By DOUG SCHMITZ
KNOXVILLE, Tenn. — A new U.S. Food and Drug Administration (FDA) rule will impose stricter health regulations for importers, holding them solely responsible and accountable for their products’ food safety.
“In fiscal year 2011, nearly 10.5 million product lines of food – representing unique food products – were imported into the United States,” wrote Daryll Ray and Harwood Schaffer of the Agricultural Policy Analysis Center at the University of Tennessee-Knoxville, of the new rule, Foreign Supplier Verification Programs for Importers of Food for Humans and Animals (FSVP).
“Human and animal food constitutes nearly 40 percent of all imported product lines regulated by the FDA. About 15 percent of all food consumed in the United States is imported, including approximately 50 percent of fresh fruit and 20 percent of fresh vegetables.”
According to Ray and Schaffer, FSVP is one of two new food safety rules published by the FDA in the Federal Register on July 29, complementing two proposed rules the agency issued in January. Under FSVP, importers will be required to certify to the FDA the human and animal food they import meets the same safety standards as food grown and processed in the United States. “All four of these proposed rules have been developed by the FDA in accordance with the Food Safety and Modernization Act (FSMA), with more to come,” they added.
With the other rule, Accreditation of Third-Party
Auditors/Certification Bodies to Conduct Food Safety Audits and to Issue Certifications, third parties will be able to conduct “food safety audits and issue certifications of foreign facilities and the foods for humans and animals they produce.”
Ray and Schaffer said the FSVP regulations “would require importers to help ensure that food imported into the United States is produced in compliance with processes and procedures.”
The rule will include “reasonably appropriate risk-based preventive controls, that provide the same level of public health protection as those required under the hazard analysis and risk-based preventive controls and standards for produce safety sections of the Federal Food, Drug and Cosmetic Act (the FD&C Act), is not adulterated and is not misbranded with respect to food allergen labeling.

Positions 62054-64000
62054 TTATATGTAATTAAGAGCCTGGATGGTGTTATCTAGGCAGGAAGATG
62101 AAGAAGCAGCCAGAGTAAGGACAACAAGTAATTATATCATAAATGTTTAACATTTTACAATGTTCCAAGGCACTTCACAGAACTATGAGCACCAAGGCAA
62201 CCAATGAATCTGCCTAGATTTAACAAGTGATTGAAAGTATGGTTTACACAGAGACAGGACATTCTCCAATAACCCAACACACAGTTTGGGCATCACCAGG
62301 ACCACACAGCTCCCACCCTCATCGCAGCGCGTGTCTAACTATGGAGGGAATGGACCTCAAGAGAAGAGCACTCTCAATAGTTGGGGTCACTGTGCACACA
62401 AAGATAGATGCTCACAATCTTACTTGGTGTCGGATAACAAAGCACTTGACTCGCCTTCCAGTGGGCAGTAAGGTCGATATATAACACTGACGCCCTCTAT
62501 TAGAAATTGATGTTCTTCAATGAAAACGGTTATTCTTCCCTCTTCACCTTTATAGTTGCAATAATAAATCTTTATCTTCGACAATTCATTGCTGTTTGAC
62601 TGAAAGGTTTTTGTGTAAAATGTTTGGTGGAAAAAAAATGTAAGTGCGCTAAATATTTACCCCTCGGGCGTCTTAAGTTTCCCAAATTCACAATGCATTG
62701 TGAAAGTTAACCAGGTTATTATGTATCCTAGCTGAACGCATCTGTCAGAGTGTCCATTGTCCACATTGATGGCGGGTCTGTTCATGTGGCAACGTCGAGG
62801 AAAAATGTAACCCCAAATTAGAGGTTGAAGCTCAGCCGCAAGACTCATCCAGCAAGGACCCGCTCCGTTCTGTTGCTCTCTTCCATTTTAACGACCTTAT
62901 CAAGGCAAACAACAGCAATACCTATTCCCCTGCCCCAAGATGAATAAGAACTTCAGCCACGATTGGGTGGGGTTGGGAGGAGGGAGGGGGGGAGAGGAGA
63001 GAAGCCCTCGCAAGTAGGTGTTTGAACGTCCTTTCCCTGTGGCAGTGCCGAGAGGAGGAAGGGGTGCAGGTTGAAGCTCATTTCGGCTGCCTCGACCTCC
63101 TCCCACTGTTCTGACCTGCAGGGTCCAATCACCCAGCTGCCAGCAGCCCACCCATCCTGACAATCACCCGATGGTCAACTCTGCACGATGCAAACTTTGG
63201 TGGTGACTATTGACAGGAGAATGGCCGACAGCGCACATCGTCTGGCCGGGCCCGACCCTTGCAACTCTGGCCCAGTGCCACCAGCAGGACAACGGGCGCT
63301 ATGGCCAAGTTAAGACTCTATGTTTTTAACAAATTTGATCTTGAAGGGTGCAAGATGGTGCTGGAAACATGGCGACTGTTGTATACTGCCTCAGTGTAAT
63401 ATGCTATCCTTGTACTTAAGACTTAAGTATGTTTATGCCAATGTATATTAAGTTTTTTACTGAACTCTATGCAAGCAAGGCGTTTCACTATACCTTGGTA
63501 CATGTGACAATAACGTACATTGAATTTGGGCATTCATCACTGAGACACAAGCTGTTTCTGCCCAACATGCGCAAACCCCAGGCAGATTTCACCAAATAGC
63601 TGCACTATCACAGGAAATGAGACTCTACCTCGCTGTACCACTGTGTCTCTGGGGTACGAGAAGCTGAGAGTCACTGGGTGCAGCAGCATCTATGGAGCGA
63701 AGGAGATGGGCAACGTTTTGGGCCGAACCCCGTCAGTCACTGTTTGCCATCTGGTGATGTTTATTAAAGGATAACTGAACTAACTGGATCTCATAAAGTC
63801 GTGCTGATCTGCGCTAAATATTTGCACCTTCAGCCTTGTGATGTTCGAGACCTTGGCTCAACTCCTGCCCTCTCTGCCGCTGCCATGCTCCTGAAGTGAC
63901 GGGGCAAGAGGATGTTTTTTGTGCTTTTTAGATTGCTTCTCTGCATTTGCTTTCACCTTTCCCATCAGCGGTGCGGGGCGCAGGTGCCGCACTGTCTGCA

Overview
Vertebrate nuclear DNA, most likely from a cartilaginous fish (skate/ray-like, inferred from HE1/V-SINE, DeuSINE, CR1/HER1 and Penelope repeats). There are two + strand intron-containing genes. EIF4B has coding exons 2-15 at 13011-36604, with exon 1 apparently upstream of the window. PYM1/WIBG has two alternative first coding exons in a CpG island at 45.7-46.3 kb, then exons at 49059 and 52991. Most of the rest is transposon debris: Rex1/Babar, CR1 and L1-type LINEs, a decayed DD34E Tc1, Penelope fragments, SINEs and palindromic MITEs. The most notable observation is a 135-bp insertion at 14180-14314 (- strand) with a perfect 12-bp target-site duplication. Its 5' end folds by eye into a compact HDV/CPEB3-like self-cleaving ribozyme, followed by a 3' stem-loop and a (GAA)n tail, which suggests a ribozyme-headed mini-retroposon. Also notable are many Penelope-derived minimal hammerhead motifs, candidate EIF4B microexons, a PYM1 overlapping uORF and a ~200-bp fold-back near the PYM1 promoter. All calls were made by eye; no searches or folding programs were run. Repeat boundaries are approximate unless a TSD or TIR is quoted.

“Given the occasional foodborne illness outbreaks that have resulted from imported foods and the melamine contamination of pet food, it is clear that Congress is not likely to provide the FDA with sufficient funds to hire enough inspectors to examine all of the food arriving at U.S. ports of entry, nor does that make good sense,” the authors wrote. “What the FSVP proposed rule does is turn the food safety paradigm on its head.
“Instead of the cat-and-mouse game that expects port inspectors to find the unsafe food that is coming across the border, it makes sense to put that responsibility for the safety of imported food on the importers who have the necessary contacts with foreign producers and manufacturers,” Ray and Schaffer added.
In its brochure Strengthening Oversight of Food Imports, the FDA wrote: “Importers would have to establish that the foods being imported to the United States have been produced in a manner consistent with U.S. standards.”
It requires that importers:
•Identify hazards associated with each food
•Conduct or obtain documentation of verification activities that could include on-site auditing, sampling and testing, to provide adequate assurances the identified hazards are being controlled
•Take appropriate corrective action if hazards are not being adequately controlled
Ray and Schaffer wrote this shift in making the importers and their foreign food producers and processors responsible for meeting U.S. food safety standards also shifts costs that traditionally have been borne the public at large to those providing the food.
In addition, the whole focus of the FSMA shifts the costs of foodborne illnesses from treatment to prevention, potentially having a positive impact on health care costs in the United States.
To accommodate small-scale importers and small-scale foreign producers, the FDA has modified the requirements in such a way that these entities can participate in the market, while at the same time assuring the public the imported food they eat is safe.
“The understanding that the principal responsibility for food safety resides with industry forms the basis of our proposed regulations implementing not only the FSVP provisions but also the preventive controls and produce safety provisions of FSMA,” the FDA said in its proposed rule on FSVP.
The FDA would maintain control of this process by recognizing bodies that accredit third-party auditors who do the audits of foreign food facilities and issue the food and facility certifications. Many of the needed accreditation bodies have already been established in response to industry needs. This, the FDA wrote, “will help assure us of the validity and reliability of certifications and other information resulting from the food safety audits they conduct.”